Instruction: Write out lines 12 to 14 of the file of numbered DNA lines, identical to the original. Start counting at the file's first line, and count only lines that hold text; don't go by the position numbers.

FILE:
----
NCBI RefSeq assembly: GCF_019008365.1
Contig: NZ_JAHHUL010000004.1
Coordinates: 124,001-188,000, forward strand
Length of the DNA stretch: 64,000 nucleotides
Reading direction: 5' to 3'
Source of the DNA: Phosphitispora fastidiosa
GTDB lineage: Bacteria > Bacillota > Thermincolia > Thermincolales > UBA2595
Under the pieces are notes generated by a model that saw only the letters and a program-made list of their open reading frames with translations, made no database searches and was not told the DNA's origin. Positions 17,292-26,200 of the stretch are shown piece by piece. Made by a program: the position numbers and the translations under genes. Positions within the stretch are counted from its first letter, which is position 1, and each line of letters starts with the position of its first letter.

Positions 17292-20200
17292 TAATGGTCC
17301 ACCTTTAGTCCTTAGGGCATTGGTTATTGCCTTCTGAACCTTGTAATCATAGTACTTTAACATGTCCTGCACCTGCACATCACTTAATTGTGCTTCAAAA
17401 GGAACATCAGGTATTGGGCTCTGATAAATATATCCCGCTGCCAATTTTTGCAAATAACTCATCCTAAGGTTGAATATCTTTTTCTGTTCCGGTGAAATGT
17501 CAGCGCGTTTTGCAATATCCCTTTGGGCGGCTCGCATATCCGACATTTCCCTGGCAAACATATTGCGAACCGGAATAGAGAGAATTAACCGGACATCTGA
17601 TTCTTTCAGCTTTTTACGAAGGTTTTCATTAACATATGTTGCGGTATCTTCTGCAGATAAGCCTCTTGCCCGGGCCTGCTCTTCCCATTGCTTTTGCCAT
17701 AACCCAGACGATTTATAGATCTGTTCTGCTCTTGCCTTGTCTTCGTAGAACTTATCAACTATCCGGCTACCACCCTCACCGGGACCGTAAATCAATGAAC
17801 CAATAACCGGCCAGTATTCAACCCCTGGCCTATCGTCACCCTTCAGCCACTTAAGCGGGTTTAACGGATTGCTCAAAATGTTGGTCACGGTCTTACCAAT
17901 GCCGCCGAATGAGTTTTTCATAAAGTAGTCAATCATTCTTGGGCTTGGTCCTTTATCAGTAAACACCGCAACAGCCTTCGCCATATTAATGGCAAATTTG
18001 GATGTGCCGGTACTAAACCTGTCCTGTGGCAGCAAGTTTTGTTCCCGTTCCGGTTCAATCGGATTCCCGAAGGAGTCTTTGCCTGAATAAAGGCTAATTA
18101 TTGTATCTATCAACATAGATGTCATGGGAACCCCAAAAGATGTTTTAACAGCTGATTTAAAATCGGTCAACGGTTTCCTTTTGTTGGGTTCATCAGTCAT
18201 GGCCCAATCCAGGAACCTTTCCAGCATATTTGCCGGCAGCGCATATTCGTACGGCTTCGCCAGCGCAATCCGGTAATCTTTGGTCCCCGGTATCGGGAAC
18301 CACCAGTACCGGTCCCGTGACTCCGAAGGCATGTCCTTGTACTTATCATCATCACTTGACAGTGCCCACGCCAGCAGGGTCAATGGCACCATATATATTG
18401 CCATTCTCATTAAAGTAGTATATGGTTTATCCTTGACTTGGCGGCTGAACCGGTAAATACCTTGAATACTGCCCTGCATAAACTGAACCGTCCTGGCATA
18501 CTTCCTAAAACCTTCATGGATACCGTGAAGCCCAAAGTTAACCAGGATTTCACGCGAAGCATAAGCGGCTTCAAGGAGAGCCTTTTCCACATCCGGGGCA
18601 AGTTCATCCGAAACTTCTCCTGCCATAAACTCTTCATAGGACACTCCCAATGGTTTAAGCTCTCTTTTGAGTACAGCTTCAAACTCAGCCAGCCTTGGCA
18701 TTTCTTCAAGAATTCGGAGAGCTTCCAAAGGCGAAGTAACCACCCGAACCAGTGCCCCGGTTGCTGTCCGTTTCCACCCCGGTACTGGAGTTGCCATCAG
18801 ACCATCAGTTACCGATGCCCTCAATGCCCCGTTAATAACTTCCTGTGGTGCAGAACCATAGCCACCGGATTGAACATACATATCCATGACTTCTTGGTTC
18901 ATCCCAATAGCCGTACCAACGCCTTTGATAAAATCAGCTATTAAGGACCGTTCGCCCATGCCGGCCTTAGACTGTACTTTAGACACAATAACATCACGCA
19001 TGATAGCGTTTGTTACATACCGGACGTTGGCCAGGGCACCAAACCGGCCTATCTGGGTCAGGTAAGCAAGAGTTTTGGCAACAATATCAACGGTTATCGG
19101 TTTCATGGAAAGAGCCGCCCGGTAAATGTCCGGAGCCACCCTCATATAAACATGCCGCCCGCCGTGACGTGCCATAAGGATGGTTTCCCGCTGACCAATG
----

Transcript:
17401 GGAACATCAGGTATTGGGCTCTGATAAATATATCCCGCTGCCAATTTTTGCAAATAACTCATCCTAAGGTTGAATATCTTTTTCTGTTCCGGTGAAATGT
17501 CAGCGCGTTTTGCAATATCCCTTTGGGCGGCTCGCATATCCGACATTTCCCTGGCAAACATATTGCGAACCGGAATAGAGAGAATTAACCGGACATCTGA
17601 TTCTTTCAGCTTTTTACGAAGGTTTTCATTAACATATGTTGCGGTATCTTCTGCAGATAAGCCTCTTGCCCGGGCCTGCTCTTCCCATTGCTTTTGCCAT